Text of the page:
China FDA formally launched a new classification system for chemical drugs, with the release of the Reform Scheme of the Classification System for Registration of Chemical Drugs (“Reform Scheme”) on March 4, 2016.1 The Reform Scheme is an important part of the general reform of the drug and device approval system initiated by China’s State Council in late 2015.2 The Reform Scheme’s new classification of small molecule drugs differs considerably from the old classification under the Drug Registration Rules (“DRR”).

The Reform Scheme redefines “new drugs” and “generics.” Under the old classification of the DRR, the term “new drugs” referred to drugs never marketed in China, even if they had been marketed outside of China. Under the new classification, “new drugs” now refers only to (i) new chemical entities that have never been marketed anywhere in the world, or (ii) improved new forms of known chemical entities that have never been marketed anywhere in the world. Domestic drugs that have been marketed outside of China, even if they have not been marketed in China, are now considered generic.

Imported drugs now fall into a separate Class 5 and continue to follow the existing registration pathway under the DRR. Below is an overview of the new classification system.

Click here to view the table.

China FDA considers this reclassification to be in line with other major countries’ drug regulatory philosophy.

While no significant changes are expected for the registration pathway of imported drugs, the new classification system is likely to impact China’s domestic drug manufacturers in the following ways:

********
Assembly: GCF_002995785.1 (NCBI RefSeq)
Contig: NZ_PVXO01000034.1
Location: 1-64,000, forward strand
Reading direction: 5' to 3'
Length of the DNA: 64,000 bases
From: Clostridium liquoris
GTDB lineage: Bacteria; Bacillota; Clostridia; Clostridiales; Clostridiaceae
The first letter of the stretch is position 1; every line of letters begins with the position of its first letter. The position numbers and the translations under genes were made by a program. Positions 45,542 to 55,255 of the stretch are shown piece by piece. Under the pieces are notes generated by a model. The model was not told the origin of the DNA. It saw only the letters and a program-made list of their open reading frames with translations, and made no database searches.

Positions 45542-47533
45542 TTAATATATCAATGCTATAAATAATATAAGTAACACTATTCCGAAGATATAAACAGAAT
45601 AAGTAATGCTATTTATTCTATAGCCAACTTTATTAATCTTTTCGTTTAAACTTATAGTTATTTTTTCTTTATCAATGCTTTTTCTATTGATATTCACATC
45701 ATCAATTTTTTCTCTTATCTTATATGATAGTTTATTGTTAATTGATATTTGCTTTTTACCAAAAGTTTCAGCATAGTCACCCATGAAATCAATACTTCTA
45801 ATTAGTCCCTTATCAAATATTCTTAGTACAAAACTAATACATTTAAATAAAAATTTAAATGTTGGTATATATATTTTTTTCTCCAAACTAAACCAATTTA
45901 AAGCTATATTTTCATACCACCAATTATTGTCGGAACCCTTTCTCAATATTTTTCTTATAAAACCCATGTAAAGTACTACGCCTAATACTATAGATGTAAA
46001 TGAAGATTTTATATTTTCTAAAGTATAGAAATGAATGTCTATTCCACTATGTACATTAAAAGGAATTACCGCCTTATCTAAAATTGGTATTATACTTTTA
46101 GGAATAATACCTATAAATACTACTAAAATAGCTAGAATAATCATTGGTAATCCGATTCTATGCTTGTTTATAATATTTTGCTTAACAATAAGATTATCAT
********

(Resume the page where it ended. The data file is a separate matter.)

• They will have more incentives to develop Class 1 new drugs, which may receive an expedited review and a more favorable standing in post-approval tendering and reimbursement.
  • They will more actively pursue Class 2 new drugs, focusing on new and improved drug forms with clear clinical value. The new drug status will also allow Class 2 drugs some regulatory exclusivity-period protection.
  • They will have more incentives to be the first to bring good quality Class 3 generics onto the Chinese market. Under the Reform Scheme, Class 3 drugs are not entitled to any regulatory exclusivity-period protection. Nevertheless, applicants will only need to conduct bioequivalence studies against the originator drugs, instead of having to obtain a Clinical Trial Authorization and to conduct full-scale clinical trials as new drugs. This will allow Class 3 drugs to go to market in a much shorter time in order to compensate for the loss of regulatory exclusivity available for new drugs.

The ongoing drug approval reform may transform the competitive landscape of pharmaceutical companies in China. Currently, the government demonstrates a clear resolution to foster indigenous innovation and improve the quality of domestic players. It is important for firms to stay informed of the changing policies and adapt their market-entry strategies accordingly.